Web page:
Environmental, Social and Governance (ESG) factors are playing an increasingly important role in the evaluation of investments, suppliers and corporate performance across the globe, with a particular emphasis on the “E”. This is a trend we expect to grow rapidly in the coming year.
In the US, the new administration has already committed to sustainability, requiring action on emissions reductions and deep structural change from America’s industrial and energy base. In Europe, the ESG ecosystem has been developing for a number of years, driven significantly by the finance sector, and is now becoming an increasing point of focus across sectors.
ESG goes mainstream
There is a rapidly growing recognition that ESG concerns are more than a nice to have. That engaging with initiatives that avoid contributing to climate change, pollution, and human rights and labor abuses can have real value. Businesses can reduce reputational risk and encourage more responsible business practices which benefit them and their stakeholders in the long term.
Businesses that ignore ESG concerns can also face a bottom line impact – whether that is through increased regulatory costs, reputational damage to a business brand or simply losing competitive advantage in the marketplace for business and talent.
Consequently, there is a growing expectation from investors and stakeholders that businesses will report on non-financial issues, risks and opportunities with the same discipline and rigour as they do with financial information.
This expectation is increasingly reinforced by legislation mandating non-financial issues businesses are required to report upon. In Europe, large businesses are already required to report on environmental impact, supply chain issues and workforce issues such as gender balance and senior management pay. This is done via a mixture of reports published with annual accounts and public online registries which allow for comparison across businesses in similar sectors.
Investor groups also have their own sustainable reporting standards which effectively get pushed down to their corporate assets as mandated requirements. There is a renewed focus on this in Europe’s investor community because of the Sustainable Finance Disclosure Regulation, which is due to land in March 2021.
Broadly, this will require financial market participants who market financial products into the EU to make sustainability related disclosures, such as the likely impact of environmental events on returns.
In addition, Europe is moving to a mandatory adoption of reporting on climate risk in accordance with the recommendations of the Task Force on Climate-Related Financial Disclosures (TCFD) – a standard setting body led by Michael Bloomberg, which has over 1,700 corporate supporters globally, with many located in the United States. The UK has already committed to all large companies reporting in accordance with TCFD recommendations from next year.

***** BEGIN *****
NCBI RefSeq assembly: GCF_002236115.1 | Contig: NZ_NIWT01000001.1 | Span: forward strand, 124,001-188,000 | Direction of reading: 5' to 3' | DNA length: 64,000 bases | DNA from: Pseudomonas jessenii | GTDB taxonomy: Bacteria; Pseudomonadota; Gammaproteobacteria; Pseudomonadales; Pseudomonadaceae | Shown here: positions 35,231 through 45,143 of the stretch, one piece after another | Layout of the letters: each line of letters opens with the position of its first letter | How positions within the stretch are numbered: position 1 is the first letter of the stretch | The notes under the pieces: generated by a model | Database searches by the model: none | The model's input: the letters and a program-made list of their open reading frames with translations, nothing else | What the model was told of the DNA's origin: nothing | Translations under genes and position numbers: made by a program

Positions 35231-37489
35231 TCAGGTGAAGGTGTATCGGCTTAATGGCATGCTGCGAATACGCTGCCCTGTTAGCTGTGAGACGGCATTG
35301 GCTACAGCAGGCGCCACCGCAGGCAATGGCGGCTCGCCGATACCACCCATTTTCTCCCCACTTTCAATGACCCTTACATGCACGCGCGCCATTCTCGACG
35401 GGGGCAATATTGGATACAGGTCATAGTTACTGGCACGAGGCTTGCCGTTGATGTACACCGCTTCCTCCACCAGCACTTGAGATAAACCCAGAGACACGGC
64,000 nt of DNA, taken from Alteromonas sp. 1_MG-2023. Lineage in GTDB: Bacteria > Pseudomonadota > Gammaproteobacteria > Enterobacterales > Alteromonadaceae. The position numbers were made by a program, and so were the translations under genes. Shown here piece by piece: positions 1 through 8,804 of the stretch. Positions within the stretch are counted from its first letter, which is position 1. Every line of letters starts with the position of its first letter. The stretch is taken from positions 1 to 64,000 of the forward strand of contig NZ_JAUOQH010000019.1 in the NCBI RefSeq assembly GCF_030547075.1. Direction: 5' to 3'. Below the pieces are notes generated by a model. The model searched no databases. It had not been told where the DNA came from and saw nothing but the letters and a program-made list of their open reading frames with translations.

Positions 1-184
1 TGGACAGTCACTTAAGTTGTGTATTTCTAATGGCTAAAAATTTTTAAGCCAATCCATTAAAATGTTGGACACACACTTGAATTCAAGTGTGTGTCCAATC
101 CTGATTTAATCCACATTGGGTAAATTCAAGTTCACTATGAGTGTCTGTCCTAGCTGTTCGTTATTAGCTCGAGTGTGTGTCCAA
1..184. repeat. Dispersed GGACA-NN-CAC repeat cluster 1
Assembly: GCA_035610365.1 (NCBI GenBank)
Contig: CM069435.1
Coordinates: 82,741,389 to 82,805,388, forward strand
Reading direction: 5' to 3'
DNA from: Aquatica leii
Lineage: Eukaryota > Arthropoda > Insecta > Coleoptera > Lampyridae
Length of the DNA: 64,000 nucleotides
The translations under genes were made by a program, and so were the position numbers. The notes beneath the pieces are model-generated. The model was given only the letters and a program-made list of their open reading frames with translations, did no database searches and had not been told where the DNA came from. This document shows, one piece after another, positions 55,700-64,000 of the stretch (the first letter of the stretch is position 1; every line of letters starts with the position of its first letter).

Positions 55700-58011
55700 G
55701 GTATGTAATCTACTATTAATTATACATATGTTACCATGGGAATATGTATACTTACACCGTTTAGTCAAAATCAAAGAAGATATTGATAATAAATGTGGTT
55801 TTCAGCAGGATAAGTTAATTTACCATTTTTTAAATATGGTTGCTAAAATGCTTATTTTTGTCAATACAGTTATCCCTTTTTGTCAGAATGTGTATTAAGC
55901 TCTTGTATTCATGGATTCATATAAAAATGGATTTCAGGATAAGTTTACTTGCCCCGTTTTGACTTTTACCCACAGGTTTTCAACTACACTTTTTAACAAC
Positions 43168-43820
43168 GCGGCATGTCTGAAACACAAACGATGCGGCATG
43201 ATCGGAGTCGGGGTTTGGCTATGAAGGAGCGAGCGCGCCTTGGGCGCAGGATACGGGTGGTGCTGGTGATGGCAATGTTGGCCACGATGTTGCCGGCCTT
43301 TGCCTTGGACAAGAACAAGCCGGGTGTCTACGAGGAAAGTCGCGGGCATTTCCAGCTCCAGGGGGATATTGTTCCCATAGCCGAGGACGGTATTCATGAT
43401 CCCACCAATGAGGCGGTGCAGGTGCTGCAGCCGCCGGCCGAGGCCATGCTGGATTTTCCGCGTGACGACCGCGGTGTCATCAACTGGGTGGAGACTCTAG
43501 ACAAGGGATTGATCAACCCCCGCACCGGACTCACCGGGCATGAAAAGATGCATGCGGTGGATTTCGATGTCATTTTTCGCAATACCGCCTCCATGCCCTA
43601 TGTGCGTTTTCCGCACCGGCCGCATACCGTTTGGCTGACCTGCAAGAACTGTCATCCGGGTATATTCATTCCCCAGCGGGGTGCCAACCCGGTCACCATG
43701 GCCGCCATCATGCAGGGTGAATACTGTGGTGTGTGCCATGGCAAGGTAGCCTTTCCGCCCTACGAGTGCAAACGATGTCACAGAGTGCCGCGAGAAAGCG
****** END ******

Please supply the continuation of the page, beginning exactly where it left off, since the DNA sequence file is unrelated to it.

With the constantly evolving landscape, working out what a business needs to do and how to do it is not straightforward. The UN Sustainable Development Goals are often used as a starting point, but setting objectives and benchmarking against them can be challenging. There is no one-size-fits-all approach. Nevertheless, there is a fast-developing body of universal, and sector- and issue-specific, metrics and disclosures, within differing schemes, frameworks and guidelines. These can help businesses measure their ESG performance and assist them in meeting their compliance obligations in a sensible and justifiable way.
Benchmarking sustainable business performance in a clear, transparent, comparable way is challenging but also important if you are going to drive the value for the business that comes from achievement on ESG.
Osborne Clarke’s ESG roadmap
Osborne Clarke can help your European operations cut through the noise of voluntary and regulatory demands.
Our Global Compliance team has developed an ESG roadmap: a series of questions designed to help a business understand and identify key information and issues that it will need to take into account in developing its approach to ESG and to reporting publicly on ESG.
This roadmap provides your business with a context and a starting point from which an assessment can be developed of the ESG risks and opportunities faced by the business, and a strategic plan developed to move the business from where it is to where it wants or needs to be on ESG.
A preview of the roadmap is available here. Please contact any of our experts below for further information or to discuss any aspect of ESG.
In our next newsletter, we will turn more specifically to look at decarbonisation and the opportunities that there are in Europe as the world transitions to a net zero carbon economy.
- Katie Vickery, Partner UK, OSBORNE CLARKE | katie.vickery[at]osborneclarke.com
- Chris Wrigley, Associate Director UK, OSBORNE CLARKE | chris.wrigley[at]osborneclarke.com
- Caroine Saul, Partner UK, OSBORNE CLARKE | Caroline.Saul[at]osborneclarke.com